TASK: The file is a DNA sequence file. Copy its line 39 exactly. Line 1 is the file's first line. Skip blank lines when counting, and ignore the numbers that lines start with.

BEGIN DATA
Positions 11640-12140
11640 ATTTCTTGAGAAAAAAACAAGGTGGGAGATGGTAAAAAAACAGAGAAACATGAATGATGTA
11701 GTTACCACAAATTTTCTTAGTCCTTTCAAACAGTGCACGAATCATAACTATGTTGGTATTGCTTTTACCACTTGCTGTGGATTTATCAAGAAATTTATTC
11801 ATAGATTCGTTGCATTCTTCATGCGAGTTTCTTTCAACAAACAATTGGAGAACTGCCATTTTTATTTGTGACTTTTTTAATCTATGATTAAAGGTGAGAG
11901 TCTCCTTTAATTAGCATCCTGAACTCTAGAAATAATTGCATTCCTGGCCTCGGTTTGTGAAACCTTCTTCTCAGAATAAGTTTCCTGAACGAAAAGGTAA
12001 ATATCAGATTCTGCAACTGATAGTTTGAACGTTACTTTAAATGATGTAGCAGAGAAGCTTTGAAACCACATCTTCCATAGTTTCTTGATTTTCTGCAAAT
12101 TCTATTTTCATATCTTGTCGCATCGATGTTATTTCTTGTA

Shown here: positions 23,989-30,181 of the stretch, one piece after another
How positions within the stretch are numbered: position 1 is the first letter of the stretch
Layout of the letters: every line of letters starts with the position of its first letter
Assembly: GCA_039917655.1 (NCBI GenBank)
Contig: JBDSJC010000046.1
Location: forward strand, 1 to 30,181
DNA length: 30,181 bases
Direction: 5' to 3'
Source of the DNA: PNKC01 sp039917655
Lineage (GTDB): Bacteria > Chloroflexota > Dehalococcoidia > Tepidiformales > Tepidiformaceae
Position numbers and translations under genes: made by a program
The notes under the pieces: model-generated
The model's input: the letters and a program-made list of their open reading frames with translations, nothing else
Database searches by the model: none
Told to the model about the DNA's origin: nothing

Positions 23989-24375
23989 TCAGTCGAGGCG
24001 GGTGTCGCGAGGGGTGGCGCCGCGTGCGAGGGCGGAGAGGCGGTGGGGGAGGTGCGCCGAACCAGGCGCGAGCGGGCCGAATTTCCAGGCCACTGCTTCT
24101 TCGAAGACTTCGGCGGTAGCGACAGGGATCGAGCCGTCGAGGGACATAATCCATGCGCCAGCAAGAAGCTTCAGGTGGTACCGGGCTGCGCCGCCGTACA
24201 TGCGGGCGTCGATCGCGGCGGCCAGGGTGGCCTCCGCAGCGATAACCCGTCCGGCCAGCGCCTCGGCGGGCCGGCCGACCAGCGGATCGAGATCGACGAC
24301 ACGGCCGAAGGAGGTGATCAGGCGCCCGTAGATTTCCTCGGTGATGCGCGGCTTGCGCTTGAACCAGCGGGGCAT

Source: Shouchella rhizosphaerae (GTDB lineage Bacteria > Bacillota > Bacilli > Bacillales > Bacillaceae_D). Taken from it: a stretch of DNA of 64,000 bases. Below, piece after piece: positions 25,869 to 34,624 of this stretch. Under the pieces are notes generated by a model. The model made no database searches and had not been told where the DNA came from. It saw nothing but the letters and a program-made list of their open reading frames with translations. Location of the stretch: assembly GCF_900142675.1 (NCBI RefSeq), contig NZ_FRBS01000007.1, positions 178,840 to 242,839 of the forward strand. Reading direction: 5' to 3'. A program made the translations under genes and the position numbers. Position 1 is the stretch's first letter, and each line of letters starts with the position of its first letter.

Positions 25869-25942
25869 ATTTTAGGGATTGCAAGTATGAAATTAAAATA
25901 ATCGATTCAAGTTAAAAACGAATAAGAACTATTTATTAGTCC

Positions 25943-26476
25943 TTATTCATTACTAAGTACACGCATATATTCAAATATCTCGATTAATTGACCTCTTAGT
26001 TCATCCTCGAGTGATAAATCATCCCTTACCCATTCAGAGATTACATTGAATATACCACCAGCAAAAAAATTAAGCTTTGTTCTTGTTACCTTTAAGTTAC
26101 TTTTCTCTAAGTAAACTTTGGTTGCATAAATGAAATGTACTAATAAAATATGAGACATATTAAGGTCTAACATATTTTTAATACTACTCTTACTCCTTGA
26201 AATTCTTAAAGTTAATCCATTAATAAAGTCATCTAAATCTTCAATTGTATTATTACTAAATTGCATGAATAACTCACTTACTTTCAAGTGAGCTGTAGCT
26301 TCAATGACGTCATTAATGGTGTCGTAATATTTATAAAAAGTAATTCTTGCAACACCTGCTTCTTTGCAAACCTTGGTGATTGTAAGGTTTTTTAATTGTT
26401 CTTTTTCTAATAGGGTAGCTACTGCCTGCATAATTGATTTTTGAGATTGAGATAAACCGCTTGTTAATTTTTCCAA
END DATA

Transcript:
26401 CTTTTTCTAATAGGGTAGCTACTGCCTGCATAATTGATTTTTGAGATTGAGATAAACCGCTTGTTAATTTTTCCAA